From Strawberry Roots To Berry Innovation: Nourse Farms CEO Shares Insights On Expansion, New Opportunities

From its beginnings as a local strawberry nursery in 1932, Nourse Farms has evolved into an internationally recognized soft fruit nursery. Indoor Ag-Con is pleased to have Nourse Farms as an exhibitor for our March 11-12, 2024 edition in Las Vegas. We had the opportunity to catch up with CEO John Place to learn more about the company’s rich history, exciting expansion plans, state-of-the-art tissue culture labs and greenhouses in this month’s CEA Q&A. Read on to learn how this industry leader is not only adapting to changing market dynamics but also shaping them, as Nourse Farms positions itself to meet the evolving needs of berry growers worldwide, especially in the controlled environment agriculture sector.

Nourse Farms has a rich history dating back over 90 years.  Can you share some key milestones in the company’s journey and how these have shaped its commitment to innovation and quality?

Aerial Photo Nourse Farms Whately, MA location
Aerial photo of Nourse Farms Whatley, Massaschusetts location

With Nourse Farms being around for almost a century, we’re fortunate to have a number of milestones that emphasize our commitment to innovation and delivering quality. Some highlights include:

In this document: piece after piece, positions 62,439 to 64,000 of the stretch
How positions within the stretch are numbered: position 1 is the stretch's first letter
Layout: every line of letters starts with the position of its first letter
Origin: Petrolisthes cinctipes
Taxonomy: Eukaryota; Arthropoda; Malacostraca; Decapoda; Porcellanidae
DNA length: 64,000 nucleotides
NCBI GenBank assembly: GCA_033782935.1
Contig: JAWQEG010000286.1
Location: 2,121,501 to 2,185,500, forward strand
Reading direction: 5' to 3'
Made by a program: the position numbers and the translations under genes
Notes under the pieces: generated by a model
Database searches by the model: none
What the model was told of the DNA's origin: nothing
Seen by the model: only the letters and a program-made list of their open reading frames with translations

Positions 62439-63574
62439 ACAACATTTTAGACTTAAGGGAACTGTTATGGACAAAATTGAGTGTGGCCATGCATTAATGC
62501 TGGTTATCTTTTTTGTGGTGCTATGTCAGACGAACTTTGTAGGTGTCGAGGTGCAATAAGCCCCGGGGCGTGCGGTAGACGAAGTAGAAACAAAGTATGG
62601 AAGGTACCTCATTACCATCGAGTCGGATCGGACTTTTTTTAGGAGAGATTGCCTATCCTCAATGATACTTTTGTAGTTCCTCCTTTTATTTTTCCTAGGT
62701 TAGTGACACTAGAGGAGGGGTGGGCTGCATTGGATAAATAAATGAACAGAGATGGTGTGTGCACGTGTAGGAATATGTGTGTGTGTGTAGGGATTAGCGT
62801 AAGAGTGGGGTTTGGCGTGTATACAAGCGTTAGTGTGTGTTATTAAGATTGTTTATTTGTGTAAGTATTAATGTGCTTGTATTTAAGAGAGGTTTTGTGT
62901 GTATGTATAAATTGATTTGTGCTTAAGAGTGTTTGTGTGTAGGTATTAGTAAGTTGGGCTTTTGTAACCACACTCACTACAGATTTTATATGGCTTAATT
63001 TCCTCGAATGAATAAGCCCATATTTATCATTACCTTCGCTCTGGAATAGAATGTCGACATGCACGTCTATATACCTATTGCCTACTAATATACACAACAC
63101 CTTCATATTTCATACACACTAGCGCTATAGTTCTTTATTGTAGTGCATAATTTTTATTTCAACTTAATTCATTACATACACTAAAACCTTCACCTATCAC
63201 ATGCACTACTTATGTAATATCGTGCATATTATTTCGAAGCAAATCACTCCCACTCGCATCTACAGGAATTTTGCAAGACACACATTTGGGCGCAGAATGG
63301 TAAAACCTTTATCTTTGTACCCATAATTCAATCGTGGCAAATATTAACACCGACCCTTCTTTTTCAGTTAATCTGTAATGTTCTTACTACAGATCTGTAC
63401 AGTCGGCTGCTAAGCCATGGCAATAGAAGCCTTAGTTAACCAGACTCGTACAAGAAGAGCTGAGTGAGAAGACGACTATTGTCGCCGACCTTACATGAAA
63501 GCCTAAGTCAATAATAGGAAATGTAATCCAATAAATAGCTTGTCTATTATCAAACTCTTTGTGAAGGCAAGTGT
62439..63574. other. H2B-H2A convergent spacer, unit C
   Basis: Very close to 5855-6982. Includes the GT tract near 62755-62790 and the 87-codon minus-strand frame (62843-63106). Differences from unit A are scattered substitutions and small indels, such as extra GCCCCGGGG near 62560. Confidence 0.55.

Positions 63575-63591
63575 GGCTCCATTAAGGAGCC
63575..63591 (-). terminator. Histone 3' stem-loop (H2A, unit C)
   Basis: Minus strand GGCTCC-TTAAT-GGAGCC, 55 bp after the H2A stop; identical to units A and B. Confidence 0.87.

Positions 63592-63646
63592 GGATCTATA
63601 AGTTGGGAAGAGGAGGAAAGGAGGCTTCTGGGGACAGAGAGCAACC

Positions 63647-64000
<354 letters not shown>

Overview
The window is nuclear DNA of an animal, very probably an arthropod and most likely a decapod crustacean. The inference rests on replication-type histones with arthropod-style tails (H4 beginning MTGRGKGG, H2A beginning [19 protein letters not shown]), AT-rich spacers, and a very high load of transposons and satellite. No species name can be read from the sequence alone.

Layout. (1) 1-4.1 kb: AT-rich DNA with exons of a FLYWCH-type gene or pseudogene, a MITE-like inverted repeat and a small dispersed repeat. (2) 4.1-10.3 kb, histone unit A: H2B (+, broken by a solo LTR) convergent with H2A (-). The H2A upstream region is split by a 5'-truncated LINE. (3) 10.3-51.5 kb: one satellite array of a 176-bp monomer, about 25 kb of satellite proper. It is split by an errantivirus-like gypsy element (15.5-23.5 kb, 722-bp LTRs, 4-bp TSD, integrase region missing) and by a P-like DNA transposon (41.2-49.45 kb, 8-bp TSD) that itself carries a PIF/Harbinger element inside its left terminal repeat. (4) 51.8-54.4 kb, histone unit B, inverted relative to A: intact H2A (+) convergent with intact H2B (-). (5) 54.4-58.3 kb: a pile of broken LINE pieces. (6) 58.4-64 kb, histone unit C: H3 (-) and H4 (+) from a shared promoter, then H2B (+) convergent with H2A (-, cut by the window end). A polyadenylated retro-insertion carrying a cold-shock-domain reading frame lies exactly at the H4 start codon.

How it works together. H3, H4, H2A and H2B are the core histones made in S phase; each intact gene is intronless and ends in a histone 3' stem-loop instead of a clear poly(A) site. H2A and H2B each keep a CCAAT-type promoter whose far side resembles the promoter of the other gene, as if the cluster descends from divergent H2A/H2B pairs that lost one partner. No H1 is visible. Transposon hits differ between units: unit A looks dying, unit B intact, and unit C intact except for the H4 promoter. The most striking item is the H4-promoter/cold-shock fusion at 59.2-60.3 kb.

• 1932: The farm was established as a strawberry plant nursery
  • 1978: Raspberry plants added to the product mix
  • 1980: The first tissue culture lab built
  • 1982: Customized cooling facility built, allowing for storage of dormant, bare root plants
  • 2003: Blackberry plants added to the product mix
  • 2019: The first commercial planting of tray plants (strawberries) and long canes (brambles)
  • 2020-2022: The continued expansion of tray plants and long canes
  • Present: A major expansion of our lab, greenhouses, and growing facilities that is intended to not only increase our footprint, but also amplify our commitment to innovation, as we will be using cutting-edge technologies to help us grow the cleanest, highest quality plants possible.

The recent announcement about your expansion plans and partnership with an investment firm are exciting and significant developments for Nourse Farms. Could you elaborate on the strategic goals behind the expansion and how it positions the company to meet the evolving needs of berry growers worldwide, especially in the CEA sector?